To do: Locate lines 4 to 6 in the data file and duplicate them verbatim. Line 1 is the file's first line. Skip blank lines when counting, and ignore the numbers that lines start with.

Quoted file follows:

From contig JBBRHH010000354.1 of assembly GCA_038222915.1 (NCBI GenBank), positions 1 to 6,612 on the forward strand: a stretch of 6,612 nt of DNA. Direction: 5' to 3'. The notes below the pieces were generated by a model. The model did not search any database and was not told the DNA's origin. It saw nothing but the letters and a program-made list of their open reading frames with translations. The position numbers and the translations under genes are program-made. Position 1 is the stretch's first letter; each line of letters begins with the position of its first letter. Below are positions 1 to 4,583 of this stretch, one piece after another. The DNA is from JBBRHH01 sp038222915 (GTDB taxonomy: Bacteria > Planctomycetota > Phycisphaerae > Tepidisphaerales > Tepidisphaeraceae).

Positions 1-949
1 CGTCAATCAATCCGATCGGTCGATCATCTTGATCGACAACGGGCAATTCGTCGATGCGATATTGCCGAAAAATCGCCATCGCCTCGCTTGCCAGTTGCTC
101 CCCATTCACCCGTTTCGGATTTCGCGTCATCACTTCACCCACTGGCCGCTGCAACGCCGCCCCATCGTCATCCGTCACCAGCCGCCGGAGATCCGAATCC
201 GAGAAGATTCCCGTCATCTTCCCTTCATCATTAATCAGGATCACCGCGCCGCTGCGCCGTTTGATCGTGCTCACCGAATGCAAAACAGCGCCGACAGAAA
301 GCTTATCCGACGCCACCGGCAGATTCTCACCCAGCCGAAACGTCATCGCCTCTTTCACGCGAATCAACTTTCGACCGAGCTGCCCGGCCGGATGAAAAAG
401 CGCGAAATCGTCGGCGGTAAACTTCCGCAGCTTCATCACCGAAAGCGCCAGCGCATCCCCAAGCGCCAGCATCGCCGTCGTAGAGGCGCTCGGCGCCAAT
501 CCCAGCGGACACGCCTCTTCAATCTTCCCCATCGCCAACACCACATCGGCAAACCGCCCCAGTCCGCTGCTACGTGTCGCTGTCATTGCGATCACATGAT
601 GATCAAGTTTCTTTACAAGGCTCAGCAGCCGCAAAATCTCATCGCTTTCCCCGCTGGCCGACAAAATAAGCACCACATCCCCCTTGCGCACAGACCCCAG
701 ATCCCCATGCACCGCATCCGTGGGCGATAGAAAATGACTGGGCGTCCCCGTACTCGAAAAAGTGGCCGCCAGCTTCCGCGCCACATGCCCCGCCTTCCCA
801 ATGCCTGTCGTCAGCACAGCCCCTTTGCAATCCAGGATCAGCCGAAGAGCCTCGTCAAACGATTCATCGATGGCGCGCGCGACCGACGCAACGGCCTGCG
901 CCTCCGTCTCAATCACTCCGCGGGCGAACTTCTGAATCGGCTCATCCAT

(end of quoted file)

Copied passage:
101 CCCATTCACCCGTTTCGGATTTCGCGTCATCACTTCACCCACTGGCCGCTGCAACGCCGCCCCATCGTCATCCGTCACCAGCCGCCGGAGATCCGAATCC
201 GAGAAGATTCCCGTCATCTTCCCTTCATCATTAATCAGGATCACCGCGCCGCTGCGCCGTTTGATCGTGCTCACCGAATGCAAAACAGCGCCGACAGAAA
301 GCTTATCCGACGCCACCGGCAGATTCTCACCCAGCCGAAACGTCATCGCCTCTTTCACGCGAATCAACTTTCGACCGAGCTGCCCGGCCGGATGAAAAAG